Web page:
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[Photo: Nike]
And the most future forward of the shoes, the Nike Air Zoom Alphafly NEXT% marathoner, mixes both of these approaches, while adding a fluorescent-green pair of air bubbles and pink and crimson lines calling out the full-foot carbon plate hiding inside.

[Photo: Nike]
Nike also claims all these colors are a symbol of unity. Perhaps that sounds like a stretch. However, as I imagine the Olympics, delayed a year for COVID, being depicted in lint footwear, that once bold environmental statement feels like it would be yet another sad sack compromise of the moment. Color feels welcome again. As for the rest of the sustainability story, that still plays out on the podium.

[Photo: Nike]
The new podium shoes are Nike’s accessible Flyease Glide, which are something like half of the full rawdacious statement. Built from 20% recycled material (with many of the same components we see in Space Hippie), they lack the neon highlights of Nike’s other Olympic shoes. But they do feature a bright crimson pop on the heel, highlighting its key innovation. The Glide features a stretchy back, which lets athletes slip it on easier. It’s something Nike believes will be especially appreciated by the Paralympic competitors in the coming weeks. (Nike offers the Flyease Glide to all Team USA members to wear on the podium if they wish.)

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[Photo: Nike]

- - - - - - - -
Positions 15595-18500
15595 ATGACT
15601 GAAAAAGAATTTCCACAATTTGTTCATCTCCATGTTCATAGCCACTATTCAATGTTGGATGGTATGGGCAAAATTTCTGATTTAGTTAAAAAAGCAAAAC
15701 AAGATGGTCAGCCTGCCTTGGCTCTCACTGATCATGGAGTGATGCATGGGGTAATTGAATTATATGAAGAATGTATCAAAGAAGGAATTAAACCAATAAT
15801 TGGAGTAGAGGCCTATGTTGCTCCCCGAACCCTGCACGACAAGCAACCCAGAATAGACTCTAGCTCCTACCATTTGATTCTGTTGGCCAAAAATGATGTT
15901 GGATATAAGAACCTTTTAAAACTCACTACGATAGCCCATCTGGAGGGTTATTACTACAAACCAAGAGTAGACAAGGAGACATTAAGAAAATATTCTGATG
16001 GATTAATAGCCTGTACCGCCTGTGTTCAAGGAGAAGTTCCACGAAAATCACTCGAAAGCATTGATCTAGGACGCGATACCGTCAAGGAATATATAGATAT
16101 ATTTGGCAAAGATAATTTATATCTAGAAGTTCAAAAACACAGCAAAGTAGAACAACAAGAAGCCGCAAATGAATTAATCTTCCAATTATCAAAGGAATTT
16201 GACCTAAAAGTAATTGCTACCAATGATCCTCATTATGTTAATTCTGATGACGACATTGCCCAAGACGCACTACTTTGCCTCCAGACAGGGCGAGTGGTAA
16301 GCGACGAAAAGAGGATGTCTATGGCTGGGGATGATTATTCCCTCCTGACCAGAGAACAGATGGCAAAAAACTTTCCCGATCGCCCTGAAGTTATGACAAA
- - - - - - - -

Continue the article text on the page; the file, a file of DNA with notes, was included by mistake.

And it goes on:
Why not just blast the new shoes with a single colorway, though, like those 2012 Volt Nikes? Hoke points to evolving broadcast standards. 4K cameras and ever-improved lighting conditions mean that viewers can make out finer details of sneakers.

“That viewership environment led us to think, how can we help the eye travel to gaze on the things we think will really make a difference?” says Hoke. “Rather than turn everything to 11, let’s turn some things way down and let other parts of design composition do the healthy lifting.”

As such, Nike also spent the last year considering more about how its Olympic shoes are sculpted.

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[Photo: Nike]
“Think about the broadcast in the early 2010s, and things read as monolithic. Now they can read as mosaics,” says Hoke. “You can get the fidelity of a product down to a pixel level. Then we get a pixel to a voxel [a 3D pixel].”

You can see this sculpting particularly in the aforementioned Next% marathon shoe, which features a level of faceting and patterning on the outsole beyond anything Nike has done before. Stare too long at the hefty outsole, and its mind-bending visual tricks almost read like an Escher painting.

Now, with the Tokyo 2020 work now completed—twice—Nike is again doing what it always does, and quickly setting its sights on Paris 2024.

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“We’ll come out of these games, celebrate, then we get back to work,” says Hoke.

About the author

Mark Wilson is a senior writer at Fast Company who has written about design, technology, and culture for almost 15 years. His work has appeared at Gizmodo, Kotaku, PopMech, PopSci, Esquire, American Photo and Lucky Peach